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Editorial [Hot Topic: New and Emerging Approaches to Prion Diseases (Guest Editor: Akikazu Sakudo)]

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Abstract:

Recently, several detection methods for prion and/or prion protein (PrP) (including abnormal and cellular PrP) have been developed. An important method is protein misfolding cyclic amplification (PMCA), which enables the amplification of abnormal PrP in vitro. Prospects for therapy or preventative vaccine have also been explored. Accumulated knowledge on the role of cellular PrP would provide useful information for exploring strategies for the treatment of prion diseases. To discuss this hot topic, scientists using various approaches to study the pathogenesis, diagnosis, and prevention of prion diseases were invited.

I am glad to have the honor to organize a Hot Topic issue for Protein and Peptide Letters and to experience working with eminent scientists to review research on prion diseases. This issue covers the broad topic of prion biology and includes articles on the following topics: fundamental knowledge and possible pathogenesis of prion diseases written by myself and Prof. Kazuyoshi Ikuta, recent studies on a neurocytotoxicity model of a PrP-derived peptide written by Dr. Neville Vassallo, the role of cellular PrP in functions of macrophage and dendritic cells written by Prof. Takashi Onodera and colleagues, uptake of abnormal PrP in the intestines written by Prof. Hiroyuki Nakayama and colleagues, abnormal PrP amplification by PMCA written by Dr. Ryuichiro Atarashi, prospects for preventative vaccine against prion diseases written by Prof. Suehiro Sakaguchi, and yeast prions written by Dr. Yuji Inoue. Hopefully, readers will enjoy this issue, obtain useful information for their own research, and be inspired with new ideas for future research on prion biology.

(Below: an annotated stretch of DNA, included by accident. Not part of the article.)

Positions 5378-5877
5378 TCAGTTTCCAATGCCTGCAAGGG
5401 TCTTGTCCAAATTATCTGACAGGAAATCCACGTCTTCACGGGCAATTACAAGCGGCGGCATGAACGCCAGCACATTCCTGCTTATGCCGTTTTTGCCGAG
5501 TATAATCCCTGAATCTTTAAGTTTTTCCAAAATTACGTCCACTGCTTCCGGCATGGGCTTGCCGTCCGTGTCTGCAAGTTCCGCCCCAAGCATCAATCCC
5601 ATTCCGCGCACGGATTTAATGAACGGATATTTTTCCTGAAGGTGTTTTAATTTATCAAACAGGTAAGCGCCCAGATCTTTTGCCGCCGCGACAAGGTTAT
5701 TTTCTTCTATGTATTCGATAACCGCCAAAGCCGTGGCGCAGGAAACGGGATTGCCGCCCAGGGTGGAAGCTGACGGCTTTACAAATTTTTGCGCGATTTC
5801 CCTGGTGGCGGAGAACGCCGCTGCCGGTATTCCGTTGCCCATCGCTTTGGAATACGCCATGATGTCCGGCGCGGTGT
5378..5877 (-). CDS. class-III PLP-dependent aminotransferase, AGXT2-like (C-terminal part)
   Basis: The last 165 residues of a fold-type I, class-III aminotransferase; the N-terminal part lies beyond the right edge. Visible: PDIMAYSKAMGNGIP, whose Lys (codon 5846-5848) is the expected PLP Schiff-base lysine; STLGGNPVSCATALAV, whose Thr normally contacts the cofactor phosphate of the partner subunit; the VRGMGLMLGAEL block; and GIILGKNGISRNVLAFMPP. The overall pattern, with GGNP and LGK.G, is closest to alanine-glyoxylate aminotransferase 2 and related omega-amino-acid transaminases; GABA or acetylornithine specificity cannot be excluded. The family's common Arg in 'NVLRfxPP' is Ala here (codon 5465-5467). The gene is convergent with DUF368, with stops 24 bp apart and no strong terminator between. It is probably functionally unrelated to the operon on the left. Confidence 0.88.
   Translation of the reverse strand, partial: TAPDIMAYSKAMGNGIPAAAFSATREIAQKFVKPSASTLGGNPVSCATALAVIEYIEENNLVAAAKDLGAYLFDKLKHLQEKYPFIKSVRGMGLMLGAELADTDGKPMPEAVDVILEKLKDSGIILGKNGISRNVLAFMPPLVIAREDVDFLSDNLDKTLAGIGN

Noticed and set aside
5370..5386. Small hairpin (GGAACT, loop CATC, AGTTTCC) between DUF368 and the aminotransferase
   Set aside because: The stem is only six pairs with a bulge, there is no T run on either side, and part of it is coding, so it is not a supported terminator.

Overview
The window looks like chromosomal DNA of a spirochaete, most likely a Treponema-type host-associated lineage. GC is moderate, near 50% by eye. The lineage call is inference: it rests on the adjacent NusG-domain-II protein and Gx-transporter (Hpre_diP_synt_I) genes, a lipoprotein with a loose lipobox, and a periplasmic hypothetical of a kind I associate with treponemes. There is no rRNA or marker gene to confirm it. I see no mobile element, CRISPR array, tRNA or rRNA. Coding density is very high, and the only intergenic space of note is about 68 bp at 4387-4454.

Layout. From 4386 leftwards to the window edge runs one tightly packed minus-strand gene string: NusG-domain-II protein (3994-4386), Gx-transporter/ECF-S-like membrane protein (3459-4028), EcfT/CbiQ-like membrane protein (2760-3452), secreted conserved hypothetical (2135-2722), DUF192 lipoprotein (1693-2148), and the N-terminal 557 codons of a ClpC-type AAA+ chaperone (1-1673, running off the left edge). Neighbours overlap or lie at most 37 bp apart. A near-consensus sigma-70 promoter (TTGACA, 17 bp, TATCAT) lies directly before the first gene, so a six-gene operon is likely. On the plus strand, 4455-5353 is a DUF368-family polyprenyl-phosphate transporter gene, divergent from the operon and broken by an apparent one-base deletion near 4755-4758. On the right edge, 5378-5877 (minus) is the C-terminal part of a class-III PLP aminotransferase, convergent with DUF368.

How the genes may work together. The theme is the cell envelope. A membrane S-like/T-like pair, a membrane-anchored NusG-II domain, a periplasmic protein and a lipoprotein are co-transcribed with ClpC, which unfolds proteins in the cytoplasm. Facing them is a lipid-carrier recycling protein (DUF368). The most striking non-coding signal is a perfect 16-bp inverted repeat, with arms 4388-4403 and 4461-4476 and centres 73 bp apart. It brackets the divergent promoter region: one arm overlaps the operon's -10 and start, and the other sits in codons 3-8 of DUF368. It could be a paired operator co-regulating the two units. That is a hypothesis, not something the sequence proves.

Document Type: Research Article

DOI: https://doi.org/10.2174/092986609787601633

Publication date: 2009-03-01

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  • Protein & Peptide Letters publishes short papers in all important aspects of protein and peptide research, including structural studies, recombinant expression, function, synthesis, enzymology, immunology, molecular modeling, drug design etc. Manuscripts must have a significant element of novelty, timeliness and urgency that merit rapid publication. Reports of crystallisation, and preliminary structure determinations of biologically important proteins are acceptable. Purely theoretical papers are also acceptable provided they provide new insight into the principles of protein/peptide structure and function.
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